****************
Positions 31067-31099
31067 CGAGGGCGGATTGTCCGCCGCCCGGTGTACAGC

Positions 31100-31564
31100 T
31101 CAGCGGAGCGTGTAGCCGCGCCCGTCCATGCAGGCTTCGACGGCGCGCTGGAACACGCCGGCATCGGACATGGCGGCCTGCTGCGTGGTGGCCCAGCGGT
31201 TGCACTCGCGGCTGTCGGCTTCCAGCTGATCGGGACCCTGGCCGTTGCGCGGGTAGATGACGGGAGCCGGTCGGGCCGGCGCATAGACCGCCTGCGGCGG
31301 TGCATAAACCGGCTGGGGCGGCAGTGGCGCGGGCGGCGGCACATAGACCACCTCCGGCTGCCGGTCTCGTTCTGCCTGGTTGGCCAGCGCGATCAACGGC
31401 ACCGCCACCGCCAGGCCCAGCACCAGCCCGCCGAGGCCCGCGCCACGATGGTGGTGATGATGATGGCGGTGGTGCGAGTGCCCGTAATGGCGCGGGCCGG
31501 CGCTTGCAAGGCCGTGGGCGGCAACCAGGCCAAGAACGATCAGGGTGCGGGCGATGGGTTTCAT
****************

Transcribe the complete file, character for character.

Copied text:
Positions 31067-31099
31067 CGAGGGCGGATTGTCCGCCGCCCGGTGTACAGC

Positions 31100-31564
31100 T
31101 CAGCGGAGCGTGTAGCCGCGCCCGTCCATGCAGGCTTCGACGGCGCGCTGGAACACGCCGGCATCGGACATGGCGGCCTGCTGCGTGGTGGCCCAGCGGT
31201 TGCACTCGCGGCTGTCGGCTTCCAGCTGATCGGGACCCTGGCCGTTGCGCGGGTAGATGACGGGAGCCGGTCGGGCCGGCGCATAGACCGCCTGCGGCGG
31301 TGCATAAACCGGCTGGGGCGGCAGTGGCGCGGGCGGCGGCACATAGACCACCTCCGGCTGCCGGTCTCGTTCTGCCTGGTTGGCCAGCGCGATCAACGGC
31401 ACCGCCACCGCCAGGCCCAGCACCAGCCCGCCGAGGCCCGCGCCACGATGGTGGTGATGATGATGGCGGTGGTGCGAGTGCCCGTAATGGCGCGGGCCGG
31501 CGCTTGCAAGGCCGTGGGCGGCAACCAGGCCAAGAACGATCAGGGTGCGGGCGATGGGTTTCAT